It's not a job, it's a way of life
Jan 15, 2013 at 12:02 PM
"Choose a job you love, and you will never have to work a day in your life."
Words by Confucius to live by for the younger generation still looking for a career. But there should also be an addition to the quote... Choose a job you love (that will still pay the bills), and you will never have to work a day in your life.
Don't tell my boss, but I love what I do, most days. A photographer for a newspaper in a relatively small town is a great job and one that I am very fortunate to have. And it does pay most of the bills as long as I stick with a budget.
Earlier this week, I and reporter Melissa Topey had the opportunity to fly with Ohio State Highway Patrol trooper Bryan Dail. He pilots the patrol's airplane throughout the area to assist ground units in catching drivers breaking traffic laws and also assist in searches from the air. Dail loves his job, don't tell his bosses, and it was evident during the time we were able to spend catching speeders high above the Ohio Turnpike. He takes his job very seriously and it is serious work, but Dail enjoys each facet. You can read more about his job in today's Register where Topey writes about her experience On the Job with Trooper Dail. You can also read that story in our E-paper.
To see photos from the flight, click HERE and watch a video in the player above
Flying with Dail in the four-seater plane was probably the most stressful part of that day for me. Not because it was a small plane, but because I'm 6'2" and it isn't easy trying to maneuver around the back of the plane while changing lenses, taking photos and video of Dail and Topey while also trying to get photos of the awesome views outside of the plane. I didn't sense any stress from Dail or Topey while we were in the air, but apparently we all have stressful jobs.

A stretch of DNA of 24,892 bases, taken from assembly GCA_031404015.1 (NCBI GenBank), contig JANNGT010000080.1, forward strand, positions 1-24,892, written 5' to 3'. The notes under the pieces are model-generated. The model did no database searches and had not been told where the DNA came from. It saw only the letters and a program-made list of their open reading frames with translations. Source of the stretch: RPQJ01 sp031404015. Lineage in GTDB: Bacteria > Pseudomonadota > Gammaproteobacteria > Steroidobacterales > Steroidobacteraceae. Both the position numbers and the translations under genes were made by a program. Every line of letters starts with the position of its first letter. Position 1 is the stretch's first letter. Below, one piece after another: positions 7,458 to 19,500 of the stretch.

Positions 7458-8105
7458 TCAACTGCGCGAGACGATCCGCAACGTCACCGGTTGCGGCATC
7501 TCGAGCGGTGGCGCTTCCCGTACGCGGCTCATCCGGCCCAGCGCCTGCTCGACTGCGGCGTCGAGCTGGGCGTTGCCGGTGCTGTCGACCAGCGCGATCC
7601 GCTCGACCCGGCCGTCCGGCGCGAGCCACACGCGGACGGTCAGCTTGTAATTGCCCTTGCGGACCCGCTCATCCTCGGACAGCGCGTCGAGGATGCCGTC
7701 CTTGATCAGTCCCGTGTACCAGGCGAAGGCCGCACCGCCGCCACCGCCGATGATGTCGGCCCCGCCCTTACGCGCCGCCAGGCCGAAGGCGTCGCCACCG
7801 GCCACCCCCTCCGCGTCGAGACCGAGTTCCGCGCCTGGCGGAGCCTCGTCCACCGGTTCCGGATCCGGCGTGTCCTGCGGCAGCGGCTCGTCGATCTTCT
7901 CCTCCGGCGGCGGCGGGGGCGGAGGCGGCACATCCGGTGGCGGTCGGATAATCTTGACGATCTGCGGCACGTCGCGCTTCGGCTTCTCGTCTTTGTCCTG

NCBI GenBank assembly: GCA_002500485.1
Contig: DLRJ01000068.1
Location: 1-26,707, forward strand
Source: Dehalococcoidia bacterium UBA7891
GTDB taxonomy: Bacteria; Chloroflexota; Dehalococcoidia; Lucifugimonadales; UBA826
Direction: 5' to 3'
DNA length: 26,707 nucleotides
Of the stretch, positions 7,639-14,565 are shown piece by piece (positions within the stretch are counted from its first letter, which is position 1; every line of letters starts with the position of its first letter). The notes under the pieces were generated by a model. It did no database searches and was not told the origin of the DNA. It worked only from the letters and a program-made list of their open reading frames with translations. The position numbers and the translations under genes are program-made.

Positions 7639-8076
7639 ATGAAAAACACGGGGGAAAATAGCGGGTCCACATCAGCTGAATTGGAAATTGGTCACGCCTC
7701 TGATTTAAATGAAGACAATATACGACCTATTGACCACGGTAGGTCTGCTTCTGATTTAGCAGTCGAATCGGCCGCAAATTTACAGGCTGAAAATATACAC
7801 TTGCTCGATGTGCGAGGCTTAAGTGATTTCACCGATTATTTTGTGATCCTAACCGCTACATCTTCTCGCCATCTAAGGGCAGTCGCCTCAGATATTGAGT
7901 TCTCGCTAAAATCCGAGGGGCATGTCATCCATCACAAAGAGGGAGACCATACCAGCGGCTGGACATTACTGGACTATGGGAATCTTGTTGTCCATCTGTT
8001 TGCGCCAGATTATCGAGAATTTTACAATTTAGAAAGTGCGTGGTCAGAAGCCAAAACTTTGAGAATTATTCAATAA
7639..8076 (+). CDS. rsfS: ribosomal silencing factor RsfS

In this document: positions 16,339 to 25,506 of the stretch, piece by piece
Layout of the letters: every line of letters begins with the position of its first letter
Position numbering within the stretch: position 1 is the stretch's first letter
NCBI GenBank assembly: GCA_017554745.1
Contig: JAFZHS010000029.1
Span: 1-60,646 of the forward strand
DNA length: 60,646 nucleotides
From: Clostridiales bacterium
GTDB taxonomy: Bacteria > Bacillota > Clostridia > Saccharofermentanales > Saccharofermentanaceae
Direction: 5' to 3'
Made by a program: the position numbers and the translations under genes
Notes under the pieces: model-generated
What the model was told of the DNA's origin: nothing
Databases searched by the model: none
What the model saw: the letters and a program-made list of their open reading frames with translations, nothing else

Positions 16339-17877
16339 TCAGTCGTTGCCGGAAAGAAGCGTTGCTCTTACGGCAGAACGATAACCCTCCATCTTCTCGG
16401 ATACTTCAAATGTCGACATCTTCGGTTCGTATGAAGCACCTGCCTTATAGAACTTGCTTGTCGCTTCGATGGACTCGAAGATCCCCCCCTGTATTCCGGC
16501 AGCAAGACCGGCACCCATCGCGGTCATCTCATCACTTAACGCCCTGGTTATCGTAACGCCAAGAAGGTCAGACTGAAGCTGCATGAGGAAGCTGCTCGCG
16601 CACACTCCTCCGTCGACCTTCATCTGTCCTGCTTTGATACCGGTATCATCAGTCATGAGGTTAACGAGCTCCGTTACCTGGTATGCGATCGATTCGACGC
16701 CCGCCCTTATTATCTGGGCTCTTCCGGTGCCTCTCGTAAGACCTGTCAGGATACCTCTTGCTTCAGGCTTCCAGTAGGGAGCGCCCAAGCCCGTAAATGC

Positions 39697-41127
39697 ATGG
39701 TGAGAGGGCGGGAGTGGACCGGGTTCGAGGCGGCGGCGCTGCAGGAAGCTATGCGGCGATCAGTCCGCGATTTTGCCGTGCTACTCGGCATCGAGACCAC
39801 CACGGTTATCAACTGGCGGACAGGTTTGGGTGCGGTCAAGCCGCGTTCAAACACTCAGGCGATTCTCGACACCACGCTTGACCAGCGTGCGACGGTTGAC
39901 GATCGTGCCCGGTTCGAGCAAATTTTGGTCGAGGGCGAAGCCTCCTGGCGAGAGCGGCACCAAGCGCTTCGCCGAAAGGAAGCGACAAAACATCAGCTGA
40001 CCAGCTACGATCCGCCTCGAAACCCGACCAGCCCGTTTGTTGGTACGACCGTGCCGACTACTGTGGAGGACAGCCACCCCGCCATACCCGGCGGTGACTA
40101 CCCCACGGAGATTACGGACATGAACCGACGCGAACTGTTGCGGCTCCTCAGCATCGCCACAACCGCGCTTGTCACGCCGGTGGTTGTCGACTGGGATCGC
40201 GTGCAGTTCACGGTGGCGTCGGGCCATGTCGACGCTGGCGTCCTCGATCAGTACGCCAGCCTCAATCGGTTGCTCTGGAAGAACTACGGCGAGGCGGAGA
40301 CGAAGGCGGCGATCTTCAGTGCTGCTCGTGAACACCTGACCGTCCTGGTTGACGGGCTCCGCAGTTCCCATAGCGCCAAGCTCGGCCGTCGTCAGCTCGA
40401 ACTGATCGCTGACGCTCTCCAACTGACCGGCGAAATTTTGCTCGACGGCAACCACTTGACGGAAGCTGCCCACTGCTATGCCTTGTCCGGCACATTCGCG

If you flip to the business section of Sunday's paper, you will see a story by Melissa Topey about the Top Ten Most/Least Stressful Jobs. Photojournalist and Reporter are #7 and #8 on the list respectively and police officer ranks in at #10.
A photojournalist in a war zone might have more stress than a police officer in a village in Erie County, but overall I have to disagree with this particular ranking. I'm not saying there isn't stress in my job, there are things I've had to photograph that no one should have to see and working on a constant deadline does have some stress attached to it. But on a day-to-day basis, a photographer at the Sandusky Register has less stress than an officer with the Sandusky Police Department or a trooper with the Ohio State Highway Patrol. Don't believe me? Spend a few dollars on a police scanner and listen for a few hours on a weekend night.
I have one more objection to the rankings: Why isn't teacher on the list of most-stressful jobs? The survey must have been taken in July during summer break. If any of us were put in a room with 20-30 kids for seven hours a day and 180 days a year, I'm sure our blood pressure would go up a bit and our life expectancy would go down. I love my kids, but there is only two of them and they are still smaller than me. They still find a way to raise my blood pressure.
If you have a job you think would be fun to feature in Melissa's weekly On the Job feature, send her an e-mail, firstname.lastname@example.org